The real thing
With our forthcoming 80th issue looking at the changing face of African travel over the last 20 years, Phil Clisby has been reflecting on his travels across the continent in the ’90s. Here he continues the tale of his adventure from Mali to Burkina Faso, in search of the Africa of his imagination
As we cross the border from Mauritania into Mali, I notice a dramatic change almost immediately. We are in real Africa. The Africa I had imagined. There seems to be a more relaxed attitude here, a feeling of warmth (not just from the sun, but from the people as well).
In Mauritania, and to some extent Morocco, I had felt like an uninvited guest. Tolerated rather than welcomed. But here, I feel like I can unpack my bag and hang my clothes in the wardrobe.
We play football with some local kids in the border town. Everyone on our overland truck feels good – like the trip is really beginning – now that the harshness of the desert is behind us.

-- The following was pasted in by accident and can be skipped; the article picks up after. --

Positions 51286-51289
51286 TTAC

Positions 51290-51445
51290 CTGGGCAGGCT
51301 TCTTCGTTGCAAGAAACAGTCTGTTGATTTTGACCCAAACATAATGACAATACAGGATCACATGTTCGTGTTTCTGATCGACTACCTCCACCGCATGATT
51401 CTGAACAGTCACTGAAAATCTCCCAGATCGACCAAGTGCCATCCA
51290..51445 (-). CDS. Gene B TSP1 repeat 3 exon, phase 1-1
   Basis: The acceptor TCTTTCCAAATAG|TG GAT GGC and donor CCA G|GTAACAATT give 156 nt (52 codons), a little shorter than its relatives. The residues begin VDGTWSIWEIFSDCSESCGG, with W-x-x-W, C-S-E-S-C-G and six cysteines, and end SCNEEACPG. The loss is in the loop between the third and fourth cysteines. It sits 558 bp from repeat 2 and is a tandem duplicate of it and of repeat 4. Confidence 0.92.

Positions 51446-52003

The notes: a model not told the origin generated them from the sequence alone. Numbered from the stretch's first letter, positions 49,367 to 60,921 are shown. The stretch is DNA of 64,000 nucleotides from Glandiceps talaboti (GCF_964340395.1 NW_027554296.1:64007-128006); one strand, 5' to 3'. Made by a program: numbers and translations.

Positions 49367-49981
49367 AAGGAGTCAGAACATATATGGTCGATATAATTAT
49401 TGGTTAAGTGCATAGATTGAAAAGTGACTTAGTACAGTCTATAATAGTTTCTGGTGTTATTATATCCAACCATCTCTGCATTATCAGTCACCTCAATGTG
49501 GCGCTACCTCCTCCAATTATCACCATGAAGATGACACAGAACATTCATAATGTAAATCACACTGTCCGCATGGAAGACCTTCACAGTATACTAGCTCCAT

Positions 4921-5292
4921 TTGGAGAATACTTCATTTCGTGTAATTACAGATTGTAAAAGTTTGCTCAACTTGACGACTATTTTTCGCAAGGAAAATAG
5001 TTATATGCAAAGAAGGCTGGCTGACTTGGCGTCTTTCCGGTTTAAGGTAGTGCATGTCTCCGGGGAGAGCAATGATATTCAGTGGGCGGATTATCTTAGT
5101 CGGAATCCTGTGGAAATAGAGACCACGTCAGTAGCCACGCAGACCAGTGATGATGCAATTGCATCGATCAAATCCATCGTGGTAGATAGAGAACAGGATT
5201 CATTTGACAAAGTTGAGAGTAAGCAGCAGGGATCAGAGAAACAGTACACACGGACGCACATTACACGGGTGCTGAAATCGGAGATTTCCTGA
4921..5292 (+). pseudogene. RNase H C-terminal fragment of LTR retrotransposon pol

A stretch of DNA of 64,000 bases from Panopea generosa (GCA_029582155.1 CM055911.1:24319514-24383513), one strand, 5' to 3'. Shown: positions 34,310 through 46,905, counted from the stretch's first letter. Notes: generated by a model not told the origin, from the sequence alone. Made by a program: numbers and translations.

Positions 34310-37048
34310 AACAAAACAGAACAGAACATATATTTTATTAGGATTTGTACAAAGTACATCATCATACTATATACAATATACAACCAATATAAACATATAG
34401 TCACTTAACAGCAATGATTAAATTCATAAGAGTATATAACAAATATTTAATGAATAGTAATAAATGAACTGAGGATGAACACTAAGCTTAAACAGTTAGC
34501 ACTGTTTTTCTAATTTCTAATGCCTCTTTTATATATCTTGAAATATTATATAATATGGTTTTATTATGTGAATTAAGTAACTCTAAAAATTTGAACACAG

But not all greetings are met so fondly. We are now in the mosquito zone – these annoying, buzzing insects are dive-bombing me at every opportunity. Tents are discarded, sleeping out under the stars abandoned – it’s mozzie nets all the way from here on in.
What a palaver they are to put up that first night. Trying to find trees a suitable distance apart and with branches at a convenient height on which to tie the net proves tricky. In the end, I trap one rope in a vice on the front of our truck and tie another to a 25-litre water bottle – a set-up that was to serve me well over the next five months.
After a less than restful night – I might have been safe from biting things, but I was not yet immune to their incessant whine – we set off towards Bamako, Mali’s capital.
Simon, Dennis and I are sitting on the roof seat above the truck’s cab as we drive along a corrugated dirt road, when our intrepid driver turns too late into a bend, wrenching the wheel suddenly. We skid in the soft sand, sliding at right angles to the road, straight (or rather sideways) towards a tree.
I grip the handrail tightly – though what good that will do if we go over I have no idea – thinking: “I’m going to have to jump… Oh [swear word], we’re going to hit the [swear word] tree.”